Lecture notes from a RAND Social Science Department seminar, October 1979. To understand how psychologists talk about risk, what is meant by "risk" and by "psychological approach" are first defined. Following these definitions, an overview is provided of the general philosophy, technical orientation and methodology of the major schools of psychological approaches to risk. These approaches will all turn out to be variations of classical expected utility models. Finally, social psychological suggestions are made as to new conceptualizations of types of risk that are necessary for an intelligent study of social policy in uncertain environments.
This report is part of the RAND Corporation Paper series. The paper was a product of the RAND Corporation from 1948 to 2003 that captured speeches, memorials, and derivative research, usually prepared on authors' own time and meant to be the scholarly or scientific contribution of individual authors to their professional fields. Papers were less formal than reports and did not require rigorous peer review.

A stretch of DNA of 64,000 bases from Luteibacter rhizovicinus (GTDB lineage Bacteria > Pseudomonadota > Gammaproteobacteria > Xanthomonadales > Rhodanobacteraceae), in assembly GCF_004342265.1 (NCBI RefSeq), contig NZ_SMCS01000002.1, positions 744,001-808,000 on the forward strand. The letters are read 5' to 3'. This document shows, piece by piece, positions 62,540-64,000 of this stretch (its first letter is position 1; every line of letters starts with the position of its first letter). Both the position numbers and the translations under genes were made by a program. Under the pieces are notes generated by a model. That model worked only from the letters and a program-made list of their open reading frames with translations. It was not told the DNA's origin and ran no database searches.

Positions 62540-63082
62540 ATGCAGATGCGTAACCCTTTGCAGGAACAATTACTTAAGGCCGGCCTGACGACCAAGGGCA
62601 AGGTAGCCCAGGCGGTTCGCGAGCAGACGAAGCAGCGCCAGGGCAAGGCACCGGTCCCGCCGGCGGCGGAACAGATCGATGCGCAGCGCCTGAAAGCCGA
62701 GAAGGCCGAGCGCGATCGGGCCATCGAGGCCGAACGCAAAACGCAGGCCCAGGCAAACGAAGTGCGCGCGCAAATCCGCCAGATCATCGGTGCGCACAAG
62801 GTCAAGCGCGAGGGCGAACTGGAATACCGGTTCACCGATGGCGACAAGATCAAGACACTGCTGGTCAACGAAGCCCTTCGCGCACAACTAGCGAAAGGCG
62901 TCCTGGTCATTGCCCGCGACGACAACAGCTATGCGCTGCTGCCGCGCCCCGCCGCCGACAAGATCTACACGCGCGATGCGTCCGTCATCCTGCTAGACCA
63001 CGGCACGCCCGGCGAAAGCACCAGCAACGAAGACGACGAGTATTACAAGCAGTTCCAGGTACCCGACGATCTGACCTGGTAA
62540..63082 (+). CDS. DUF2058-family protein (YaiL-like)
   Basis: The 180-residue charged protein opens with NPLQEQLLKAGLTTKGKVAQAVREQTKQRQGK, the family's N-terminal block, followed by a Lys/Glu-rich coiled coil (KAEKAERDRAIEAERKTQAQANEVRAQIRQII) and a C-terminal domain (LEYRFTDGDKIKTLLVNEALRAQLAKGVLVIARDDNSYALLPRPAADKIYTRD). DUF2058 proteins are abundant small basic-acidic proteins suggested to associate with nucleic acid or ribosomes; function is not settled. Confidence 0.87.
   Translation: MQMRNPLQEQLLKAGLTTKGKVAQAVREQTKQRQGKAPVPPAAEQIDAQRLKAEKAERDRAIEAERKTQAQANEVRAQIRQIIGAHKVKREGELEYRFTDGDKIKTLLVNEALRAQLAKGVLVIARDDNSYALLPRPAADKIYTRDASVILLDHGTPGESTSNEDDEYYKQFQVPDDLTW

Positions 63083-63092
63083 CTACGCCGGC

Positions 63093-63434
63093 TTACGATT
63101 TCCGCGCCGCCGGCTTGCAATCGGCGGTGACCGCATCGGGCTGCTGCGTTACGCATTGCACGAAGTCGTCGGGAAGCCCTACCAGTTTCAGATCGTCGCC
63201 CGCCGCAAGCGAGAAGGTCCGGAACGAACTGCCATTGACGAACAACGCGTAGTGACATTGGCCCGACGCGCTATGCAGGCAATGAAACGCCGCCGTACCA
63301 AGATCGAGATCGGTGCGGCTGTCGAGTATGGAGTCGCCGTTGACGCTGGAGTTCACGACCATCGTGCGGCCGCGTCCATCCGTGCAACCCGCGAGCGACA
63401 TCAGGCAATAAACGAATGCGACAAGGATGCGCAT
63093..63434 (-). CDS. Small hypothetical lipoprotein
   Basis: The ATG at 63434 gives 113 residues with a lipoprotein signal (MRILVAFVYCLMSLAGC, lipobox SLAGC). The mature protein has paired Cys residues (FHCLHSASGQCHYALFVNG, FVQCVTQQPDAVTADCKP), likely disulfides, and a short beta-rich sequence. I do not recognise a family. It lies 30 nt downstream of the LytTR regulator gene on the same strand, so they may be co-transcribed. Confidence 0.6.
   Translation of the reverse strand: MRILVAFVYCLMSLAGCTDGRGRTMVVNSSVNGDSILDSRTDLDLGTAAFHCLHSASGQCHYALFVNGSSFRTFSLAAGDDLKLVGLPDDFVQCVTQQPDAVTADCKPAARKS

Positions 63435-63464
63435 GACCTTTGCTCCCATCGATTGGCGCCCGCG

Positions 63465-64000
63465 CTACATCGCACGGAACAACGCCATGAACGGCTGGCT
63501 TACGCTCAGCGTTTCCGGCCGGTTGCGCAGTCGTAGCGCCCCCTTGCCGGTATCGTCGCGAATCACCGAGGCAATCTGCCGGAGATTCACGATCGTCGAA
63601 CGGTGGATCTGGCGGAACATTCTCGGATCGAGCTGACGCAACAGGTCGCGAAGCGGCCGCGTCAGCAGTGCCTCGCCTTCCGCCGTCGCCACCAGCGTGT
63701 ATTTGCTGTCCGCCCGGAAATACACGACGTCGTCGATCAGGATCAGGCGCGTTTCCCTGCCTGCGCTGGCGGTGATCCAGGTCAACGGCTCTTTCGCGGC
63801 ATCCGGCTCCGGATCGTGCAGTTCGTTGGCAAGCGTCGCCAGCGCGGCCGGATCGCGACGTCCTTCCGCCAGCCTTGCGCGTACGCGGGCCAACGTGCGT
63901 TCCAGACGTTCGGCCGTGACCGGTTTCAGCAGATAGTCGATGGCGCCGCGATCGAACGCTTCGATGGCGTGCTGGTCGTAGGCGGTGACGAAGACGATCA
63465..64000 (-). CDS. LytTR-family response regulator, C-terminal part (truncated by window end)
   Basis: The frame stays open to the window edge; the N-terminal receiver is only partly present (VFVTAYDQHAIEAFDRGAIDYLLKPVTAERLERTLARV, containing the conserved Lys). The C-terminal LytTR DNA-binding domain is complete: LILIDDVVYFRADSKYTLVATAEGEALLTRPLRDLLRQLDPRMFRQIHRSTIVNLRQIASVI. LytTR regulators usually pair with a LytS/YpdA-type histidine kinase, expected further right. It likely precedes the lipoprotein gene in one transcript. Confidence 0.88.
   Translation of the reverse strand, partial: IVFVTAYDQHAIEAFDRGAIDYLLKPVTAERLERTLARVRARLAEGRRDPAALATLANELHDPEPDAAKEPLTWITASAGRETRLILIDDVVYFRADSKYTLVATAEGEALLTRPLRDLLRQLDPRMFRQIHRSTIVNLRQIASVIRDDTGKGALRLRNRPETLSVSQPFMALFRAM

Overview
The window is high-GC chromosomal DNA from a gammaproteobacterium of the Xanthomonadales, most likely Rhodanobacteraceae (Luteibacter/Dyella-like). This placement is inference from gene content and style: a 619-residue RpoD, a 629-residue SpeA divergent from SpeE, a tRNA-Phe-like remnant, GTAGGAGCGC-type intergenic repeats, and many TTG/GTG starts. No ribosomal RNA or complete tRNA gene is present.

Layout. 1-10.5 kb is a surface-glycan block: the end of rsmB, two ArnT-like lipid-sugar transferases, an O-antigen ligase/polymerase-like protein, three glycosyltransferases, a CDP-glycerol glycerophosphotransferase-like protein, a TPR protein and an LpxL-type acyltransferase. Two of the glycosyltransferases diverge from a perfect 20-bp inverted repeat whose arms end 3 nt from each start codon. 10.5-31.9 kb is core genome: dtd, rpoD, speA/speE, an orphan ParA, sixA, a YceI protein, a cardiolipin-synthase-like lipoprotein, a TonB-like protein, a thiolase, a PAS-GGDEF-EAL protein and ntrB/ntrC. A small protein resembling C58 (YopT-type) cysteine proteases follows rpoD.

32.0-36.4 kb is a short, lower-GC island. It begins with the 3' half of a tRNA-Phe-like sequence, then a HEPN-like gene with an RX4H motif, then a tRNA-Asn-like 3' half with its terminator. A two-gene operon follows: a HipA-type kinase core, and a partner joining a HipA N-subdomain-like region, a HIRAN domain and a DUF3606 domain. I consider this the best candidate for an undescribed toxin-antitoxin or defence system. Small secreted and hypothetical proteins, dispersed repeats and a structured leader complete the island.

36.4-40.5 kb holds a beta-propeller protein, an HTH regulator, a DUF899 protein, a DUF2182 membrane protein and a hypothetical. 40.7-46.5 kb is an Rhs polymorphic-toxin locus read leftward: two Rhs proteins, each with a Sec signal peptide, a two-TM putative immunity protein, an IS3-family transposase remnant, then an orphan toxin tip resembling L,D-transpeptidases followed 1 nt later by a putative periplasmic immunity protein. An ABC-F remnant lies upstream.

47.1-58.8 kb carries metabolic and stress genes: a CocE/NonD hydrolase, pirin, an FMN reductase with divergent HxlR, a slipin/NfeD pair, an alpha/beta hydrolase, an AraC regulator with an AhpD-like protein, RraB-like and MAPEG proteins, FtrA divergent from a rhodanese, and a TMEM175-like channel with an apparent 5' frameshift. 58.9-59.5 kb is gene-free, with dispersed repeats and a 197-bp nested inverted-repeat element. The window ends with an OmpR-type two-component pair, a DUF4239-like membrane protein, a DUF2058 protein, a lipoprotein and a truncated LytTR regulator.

This document and trademark(s) contained herein are protected by law. This representation of RAND intellectual property is provided for noncommercial use only. Unauthorized posting of this publication online is prohibited; linking directly to this product page is encouraged. Permission is required from RAND to reproduce, or reuse in another form, any of its research documents for commercial purposes. For information on reprint and reuse permissions, please visit www.rand.org/pubs/permissions.
The RAND Corporation is a nonprofit institution that helps improve policy and decisionmaking through research and analysis. RAND's publications do not necessarily reflect the opinions of its research clients and sponsors.